I'd willing have a straw burning power station next to me, despite the downside of more traffic but with the knowledge that it would supply energy on demand not when the wind decrees!

Roger Callow

Of course the right decision was made in this case that is to say that not all wind farm proposals should be turned down, but let's accept the viable ones that add to the quality of life not detract from it and are genuinley based on need not greed.

It is the unwarranted schemes that get the rest tarred with the same brush and the sooner we have meaningful guidance from the government to stop wasting money on the greed based applications the quicker the more serious ones could get approved.

We need independent guidance not the ones written by the wind energy people who have a vested interest.

We should also wake up to the fact that wind is not the total solution to our ( the world's ] energy problems but only a small part of.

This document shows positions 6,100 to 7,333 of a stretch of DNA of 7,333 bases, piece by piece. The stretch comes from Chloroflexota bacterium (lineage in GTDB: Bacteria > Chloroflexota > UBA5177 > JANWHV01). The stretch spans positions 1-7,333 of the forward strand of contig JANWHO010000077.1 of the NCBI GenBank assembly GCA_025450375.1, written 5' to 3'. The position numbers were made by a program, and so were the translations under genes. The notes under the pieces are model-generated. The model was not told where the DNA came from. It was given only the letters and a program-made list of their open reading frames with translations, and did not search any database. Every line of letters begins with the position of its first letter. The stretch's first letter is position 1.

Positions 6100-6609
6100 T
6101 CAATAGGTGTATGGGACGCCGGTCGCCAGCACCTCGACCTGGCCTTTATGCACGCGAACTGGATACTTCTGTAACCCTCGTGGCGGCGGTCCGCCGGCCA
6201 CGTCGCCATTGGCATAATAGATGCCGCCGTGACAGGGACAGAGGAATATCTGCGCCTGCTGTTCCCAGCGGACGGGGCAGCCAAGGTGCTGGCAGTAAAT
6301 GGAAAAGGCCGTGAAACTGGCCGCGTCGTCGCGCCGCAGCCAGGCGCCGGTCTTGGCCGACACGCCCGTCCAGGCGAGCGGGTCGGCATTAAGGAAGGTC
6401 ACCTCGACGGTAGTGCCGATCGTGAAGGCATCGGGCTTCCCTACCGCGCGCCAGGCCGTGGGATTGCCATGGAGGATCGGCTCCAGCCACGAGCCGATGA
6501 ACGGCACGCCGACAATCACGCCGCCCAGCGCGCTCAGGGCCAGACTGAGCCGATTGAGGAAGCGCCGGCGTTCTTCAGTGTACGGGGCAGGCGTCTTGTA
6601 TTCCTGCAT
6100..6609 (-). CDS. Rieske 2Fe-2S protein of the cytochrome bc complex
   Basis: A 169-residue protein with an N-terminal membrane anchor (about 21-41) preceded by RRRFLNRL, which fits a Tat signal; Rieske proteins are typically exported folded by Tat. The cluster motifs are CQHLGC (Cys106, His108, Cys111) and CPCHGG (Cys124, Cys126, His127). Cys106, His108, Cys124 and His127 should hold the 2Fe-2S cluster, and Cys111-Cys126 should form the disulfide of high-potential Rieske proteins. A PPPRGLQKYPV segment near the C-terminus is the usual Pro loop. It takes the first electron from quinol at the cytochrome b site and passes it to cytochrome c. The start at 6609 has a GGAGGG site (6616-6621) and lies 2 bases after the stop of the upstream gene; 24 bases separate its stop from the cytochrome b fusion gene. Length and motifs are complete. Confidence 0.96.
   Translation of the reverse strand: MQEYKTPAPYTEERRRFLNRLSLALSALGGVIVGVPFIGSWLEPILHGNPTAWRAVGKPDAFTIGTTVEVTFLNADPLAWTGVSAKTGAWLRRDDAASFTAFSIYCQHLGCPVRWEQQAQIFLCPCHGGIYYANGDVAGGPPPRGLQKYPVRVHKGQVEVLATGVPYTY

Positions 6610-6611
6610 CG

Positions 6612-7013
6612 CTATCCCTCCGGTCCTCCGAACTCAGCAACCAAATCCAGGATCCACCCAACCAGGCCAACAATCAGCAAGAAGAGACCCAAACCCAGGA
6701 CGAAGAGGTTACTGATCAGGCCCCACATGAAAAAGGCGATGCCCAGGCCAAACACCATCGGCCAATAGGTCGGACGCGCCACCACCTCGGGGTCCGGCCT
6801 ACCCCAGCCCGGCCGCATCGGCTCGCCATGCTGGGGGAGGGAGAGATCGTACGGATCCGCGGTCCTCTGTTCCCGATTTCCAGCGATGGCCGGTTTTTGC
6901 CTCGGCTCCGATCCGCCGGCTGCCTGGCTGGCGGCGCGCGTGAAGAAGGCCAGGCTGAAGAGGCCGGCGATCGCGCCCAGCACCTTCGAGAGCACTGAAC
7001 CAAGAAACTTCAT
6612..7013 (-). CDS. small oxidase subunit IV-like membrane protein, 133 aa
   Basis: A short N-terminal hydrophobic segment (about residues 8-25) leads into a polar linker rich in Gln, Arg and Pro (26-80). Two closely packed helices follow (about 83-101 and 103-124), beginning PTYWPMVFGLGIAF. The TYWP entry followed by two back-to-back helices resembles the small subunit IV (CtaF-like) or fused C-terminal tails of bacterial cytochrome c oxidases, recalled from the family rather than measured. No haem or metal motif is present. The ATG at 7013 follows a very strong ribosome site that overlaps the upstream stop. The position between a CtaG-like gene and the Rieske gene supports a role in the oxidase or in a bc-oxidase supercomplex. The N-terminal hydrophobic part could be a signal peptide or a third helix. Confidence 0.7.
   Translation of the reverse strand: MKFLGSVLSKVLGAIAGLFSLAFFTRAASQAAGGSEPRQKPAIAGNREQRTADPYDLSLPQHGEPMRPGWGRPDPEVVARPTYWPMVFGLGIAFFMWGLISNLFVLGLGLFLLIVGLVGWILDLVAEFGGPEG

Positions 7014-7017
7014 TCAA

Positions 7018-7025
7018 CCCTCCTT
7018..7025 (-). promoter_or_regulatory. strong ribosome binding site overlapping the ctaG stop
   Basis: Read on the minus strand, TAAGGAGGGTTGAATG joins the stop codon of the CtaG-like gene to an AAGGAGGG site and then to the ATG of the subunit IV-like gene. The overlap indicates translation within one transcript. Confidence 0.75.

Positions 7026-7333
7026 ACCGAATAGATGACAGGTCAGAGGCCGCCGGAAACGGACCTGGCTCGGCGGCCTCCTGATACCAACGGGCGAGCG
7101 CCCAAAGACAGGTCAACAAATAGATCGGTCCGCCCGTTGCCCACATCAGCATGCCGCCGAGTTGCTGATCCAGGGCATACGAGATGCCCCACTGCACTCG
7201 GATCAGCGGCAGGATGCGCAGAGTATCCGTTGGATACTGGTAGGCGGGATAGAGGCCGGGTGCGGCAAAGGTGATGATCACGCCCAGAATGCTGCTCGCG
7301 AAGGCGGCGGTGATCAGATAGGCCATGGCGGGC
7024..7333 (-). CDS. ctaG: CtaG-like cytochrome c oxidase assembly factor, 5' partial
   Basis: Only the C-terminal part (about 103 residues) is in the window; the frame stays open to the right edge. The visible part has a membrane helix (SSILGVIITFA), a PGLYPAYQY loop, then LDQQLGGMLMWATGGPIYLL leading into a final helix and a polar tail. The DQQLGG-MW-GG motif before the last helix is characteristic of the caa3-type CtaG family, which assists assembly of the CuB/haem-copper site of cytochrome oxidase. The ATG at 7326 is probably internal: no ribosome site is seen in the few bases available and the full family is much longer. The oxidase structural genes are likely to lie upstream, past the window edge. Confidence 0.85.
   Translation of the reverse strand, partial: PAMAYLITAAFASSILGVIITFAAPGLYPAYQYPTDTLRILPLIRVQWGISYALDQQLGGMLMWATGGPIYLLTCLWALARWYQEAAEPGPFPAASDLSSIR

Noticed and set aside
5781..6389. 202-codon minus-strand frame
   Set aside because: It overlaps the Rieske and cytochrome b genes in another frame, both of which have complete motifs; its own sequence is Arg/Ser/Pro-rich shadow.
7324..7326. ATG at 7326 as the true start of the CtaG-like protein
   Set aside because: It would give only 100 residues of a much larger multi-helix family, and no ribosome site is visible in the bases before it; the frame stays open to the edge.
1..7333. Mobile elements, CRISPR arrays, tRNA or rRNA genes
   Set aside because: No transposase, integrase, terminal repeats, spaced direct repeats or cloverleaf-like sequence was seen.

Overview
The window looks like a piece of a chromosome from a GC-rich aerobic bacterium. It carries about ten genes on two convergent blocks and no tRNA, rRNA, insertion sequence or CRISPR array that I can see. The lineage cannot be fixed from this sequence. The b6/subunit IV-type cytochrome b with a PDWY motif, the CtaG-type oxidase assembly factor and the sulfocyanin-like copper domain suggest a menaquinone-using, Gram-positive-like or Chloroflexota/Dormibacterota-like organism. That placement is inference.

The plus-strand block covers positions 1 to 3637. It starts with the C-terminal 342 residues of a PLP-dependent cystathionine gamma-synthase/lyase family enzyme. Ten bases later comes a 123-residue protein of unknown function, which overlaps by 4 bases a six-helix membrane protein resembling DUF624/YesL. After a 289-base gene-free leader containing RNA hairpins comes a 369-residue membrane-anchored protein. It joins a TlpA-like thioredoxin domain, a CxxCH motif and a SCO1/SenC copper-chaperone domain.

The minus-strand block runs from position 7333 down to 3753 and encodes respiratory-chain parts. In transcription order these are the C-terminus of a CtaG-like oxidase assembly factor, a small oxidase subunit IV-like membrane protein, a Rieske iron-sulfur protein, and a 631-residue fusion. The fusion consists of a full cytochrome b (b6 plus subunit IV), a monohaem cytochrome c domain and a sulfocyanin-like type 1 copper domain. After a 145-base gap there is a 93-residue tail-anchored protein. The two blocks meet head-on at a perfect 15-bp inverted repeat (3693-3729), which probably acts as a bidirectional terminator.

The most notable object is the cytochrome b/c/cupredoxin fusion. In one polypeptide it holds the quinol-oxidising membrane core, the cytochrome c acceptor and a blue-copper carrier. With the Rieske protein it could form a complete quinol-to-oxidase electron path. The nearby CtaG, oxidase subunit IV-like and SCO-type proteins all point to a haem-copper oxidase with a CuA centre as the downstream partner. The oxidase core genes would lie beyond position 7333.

David Yorkshire

Mr Sandham says it's a sad day but not so.

It's a happy day, democracy wins out.

The local people didn't want it, they are noisy, inefficient and ugly.

Stick them out at sea if you have to have them anywhere. Better still invest the enormous subsidies into reducing wasteful energy usage.

What this country needs is energy on demand not just when the wind blows at the right speed and in the right direction.

Wind farm developers like to quote all sorts of nonsense in support of these projects but a visit to Bicker or Deeping will reveal either turbines at a standstill or blasting noise across the countryside.

Laila Podro

In response to Mr Sandham's comment.